Francis a DIY man even as reign begins
ROME: Pope Francis, whose name honours the simplicity and humility of St Francis of Assisi, began his reign by sharing a bus with cardinals after his election, mingling with worshippers in a church next morning and making an unscheduled stop to pay his hotel bill because ''bishops should set a good example''.
Vatican spokesman Tom Rosica said the new Pope's ''spontaneity indicated a new way of doing things that we will have to get used to'' - as would his security guards.
Father Rosica said that after the Pope's appearance on the balcony of St Peter's Basilica at the announcement of his election, Francis dismissed the papal limousine with the numberplate 1 and shared a minibus back to the Vatican hotel.
Mass on the big screen: Pope Francis' celebration of the Eucharist in the Sistine Chapel on Thursday was relayed to people gathered in St Peter's Square. Photo: Reuters
At dinner he gently joked to the cardinals: ''May God forgive you for what you have done to me.''
Buenos Aires Archbishop Jorge Mario Bergoglio, 76, was elected the 266th pope of the Catholic Church on the second day of voting at the conclave in Rome on Wednesday, and took the papal name Francis.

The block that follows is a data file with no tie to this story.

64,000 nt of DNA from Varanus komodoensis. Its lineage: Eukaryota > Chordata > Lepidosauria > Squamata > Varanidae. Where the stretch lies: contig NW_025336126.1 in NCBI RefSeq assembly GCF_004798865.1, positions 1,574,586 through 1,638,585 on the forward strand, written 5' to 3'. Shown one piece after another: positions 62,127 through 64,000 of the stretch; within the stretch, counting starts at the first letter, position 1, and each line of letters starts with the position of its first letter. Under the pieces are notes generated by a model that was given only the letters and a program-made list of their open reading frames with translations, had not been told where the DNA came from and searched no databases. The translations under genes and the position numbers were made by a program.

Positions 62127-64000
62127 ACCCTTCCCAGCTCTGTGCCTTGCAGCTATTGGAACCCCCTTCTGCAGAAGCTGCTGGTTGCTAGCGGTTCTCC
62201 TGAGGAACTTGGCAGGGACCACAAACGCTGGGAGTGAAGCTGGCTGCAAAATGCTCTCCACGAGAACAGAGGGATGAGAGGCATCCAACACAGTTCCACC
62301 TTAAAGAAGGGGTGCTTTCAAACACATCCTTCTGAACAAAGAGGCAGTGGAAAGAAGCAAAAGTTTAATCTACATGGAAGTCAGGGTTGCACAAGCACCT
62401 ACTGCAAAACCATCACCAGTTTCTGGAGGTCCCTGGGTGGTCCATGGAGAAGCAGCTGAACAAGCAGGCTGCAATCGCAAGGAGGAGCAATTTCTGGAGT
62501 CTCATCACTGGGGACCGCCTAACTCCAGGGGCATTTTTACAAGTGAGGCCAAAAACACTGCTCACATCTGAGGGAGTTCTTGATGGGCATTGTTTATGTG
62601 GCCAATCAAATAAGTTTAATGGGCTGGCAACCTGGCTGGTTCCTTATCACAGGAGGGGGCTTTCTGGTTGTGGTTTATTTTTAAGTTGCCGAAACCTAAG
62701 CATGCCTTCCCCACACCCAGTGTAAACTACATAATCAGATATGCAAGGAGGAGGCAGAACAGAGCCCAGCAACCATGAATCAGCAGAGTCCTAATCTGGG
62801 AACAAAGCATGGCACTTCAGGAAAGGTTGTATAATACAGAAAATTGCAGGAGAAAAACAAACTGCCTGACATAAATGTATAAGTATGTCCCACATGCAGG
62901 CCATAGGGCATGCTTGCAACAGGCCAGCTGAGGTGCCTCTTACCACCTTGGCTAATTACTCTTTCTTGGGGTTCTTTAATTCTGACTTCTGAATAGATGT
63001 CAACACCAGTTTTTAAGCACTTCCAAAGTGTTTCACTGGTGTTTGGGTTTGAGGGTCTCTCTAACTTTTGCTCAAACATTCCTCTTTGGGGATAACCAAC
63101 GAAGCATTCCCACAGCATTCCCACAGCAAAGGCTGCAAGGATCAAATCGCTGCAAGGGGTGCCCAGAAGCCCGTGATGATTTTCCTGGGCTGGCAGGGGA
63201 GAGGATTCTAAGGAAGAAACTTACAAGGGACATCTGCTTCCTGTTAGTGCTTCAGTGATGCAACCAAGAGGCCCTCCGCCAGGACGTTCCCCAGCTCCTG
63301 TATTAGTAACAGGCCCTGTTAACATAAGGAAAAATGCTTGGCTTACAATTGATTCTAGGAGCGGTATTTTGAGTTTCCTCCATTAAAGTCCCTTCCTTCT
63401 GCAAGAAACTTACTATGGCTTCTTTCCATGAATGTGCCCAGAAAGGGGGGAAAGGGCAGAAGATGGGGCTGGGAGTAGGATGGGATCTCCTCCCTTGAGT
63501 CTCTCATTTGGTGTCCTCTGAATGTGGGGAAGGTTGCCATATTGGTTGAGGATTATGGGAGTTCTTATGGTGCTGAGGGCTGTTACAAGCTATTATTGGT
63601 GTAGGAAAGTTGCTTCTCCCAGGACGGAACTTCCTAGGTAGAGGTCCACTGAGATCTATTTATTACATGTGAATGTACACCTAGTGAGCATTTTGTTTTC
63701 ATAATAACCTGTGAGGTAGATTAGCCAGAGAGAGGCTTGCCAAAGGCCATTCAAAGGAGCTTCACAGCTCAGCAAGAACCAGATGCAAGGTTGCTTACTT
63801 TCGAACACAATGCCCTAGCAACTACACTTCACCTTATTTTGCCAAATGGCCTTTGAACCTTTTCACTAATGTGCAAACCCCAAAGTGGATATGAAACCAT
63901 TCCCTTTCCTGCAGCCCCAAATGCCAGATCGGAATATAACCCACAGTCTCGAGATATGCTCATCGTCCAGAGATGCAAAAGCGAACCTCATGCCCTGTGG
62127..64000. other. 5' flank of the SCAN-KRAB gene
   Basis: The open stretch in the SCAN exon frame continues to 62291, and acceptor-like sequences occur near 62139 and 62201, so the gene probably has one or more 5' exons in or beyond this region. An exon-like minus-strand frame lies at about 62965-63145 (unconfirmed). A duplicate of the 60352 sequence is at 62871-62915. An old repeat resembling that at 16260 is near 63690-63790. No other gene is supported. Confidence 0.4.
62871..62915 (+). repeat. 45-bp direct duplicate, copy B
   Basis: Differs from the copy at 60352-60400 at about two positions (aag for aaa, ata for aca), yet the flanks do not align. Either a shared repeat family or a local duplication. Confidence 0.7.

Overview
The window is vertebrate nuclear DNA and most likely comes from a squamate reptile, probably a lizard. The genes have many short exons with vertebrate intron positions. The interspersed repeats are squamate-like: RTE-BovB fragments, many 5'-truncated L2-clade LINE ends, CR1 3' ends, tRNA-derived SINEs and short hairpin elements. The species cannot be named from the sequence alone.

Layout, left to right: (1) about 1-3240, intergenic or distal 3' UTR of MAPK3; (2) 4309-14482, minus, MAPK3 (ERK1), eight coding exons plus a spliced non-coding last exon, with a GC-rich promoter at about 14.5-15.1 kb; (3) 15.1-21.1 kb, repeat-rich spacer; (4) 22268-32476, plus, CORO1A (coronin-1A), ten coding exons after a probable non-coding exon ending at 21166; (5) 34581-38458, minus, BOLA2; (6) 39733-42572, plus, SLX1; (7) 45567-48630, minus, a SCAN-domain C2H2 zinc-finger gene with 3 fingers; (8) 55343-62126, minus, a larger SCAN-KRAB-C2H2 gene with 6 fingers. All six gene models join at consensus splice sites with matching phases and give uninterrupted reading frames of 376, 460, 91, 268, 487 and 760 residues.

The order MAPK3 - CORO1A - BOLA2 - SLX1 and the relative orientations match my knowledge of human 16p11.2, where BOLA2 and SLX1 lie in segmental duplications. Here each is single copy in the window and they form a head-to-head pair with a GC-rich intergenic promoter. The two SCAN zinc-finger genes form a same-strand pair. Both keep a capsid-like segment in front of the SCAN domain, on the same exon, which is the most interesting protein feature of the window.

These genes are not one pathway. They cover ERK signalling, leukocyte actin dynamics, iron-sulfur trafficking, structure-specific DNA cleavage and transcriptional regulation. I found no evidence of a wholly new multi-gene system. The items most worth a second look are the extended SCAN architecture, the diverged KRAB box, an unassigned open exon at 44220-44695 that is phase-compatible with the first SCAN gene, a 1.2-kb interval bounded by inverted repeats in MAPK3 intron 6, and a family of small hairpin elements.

Next morning he visited St Mary Major, the great basilica dedicated to the Virgin Mary, praying in both side chapels and at the main altar, which purportedly has relics of the manger in which Jesus Christ was born.
There he mingled with worshippers, one of whom was Cardinal Bernard Law, the former archbishop of Boston who resigned in 2002 over public revulsion at his handling of clergy sex abuse. Until recently, Cardinal Law was archpriest of the basilica.
On the way back to the Vatican, Pope Francis made an unscheduled stop at the hotel where he had been staying to pick up his bags - which he carried himself - and settle his account.
''He was concerned about giving a good example for what priests and bishops should do,'' Father Rosica said at the daily briefing on Thursday afternoon.
He celebrated his first Mass as Pope with the 114 other cardinal-electors in the Sistine Chapel, the closing event of the conclave.
Australia's only elector, Sydney Archbishop Cardinal George Pell, said he was delighted with the new Holy Father, a Pope of acknowledged piety and proven orthodoxy who had shown an ability to take hard decisions.
''He is a man of wide pastoral experience who has lived through very difficult times in Argentina during periods of military rule and financial turmoil,'' Cardinal Pell said.
''He will support national hierarchies in the struggle against sexual abuse, giving priority to victims, and one of his first tasks will be to examine the 300-page report on the workings of the Vatican by the three cardinals.''
That report, which some speculated had helped Benedict XVI decide to resign, reportedly contains a devastating account of mismanagement and sexual misconduct leaving some prelates open to blackmail.
Cardinal Pell said Francis would be a formidable Pope who would deal with the Vatican bureaucrats ''appropriately and justly''. ''Argentina is a tough school, and he's done well there,'' Cardinal Pell said.
A Vatican spokesman has said the papal name is Pope Francis. He said the Pope would not become Francis I until there was a Francis II.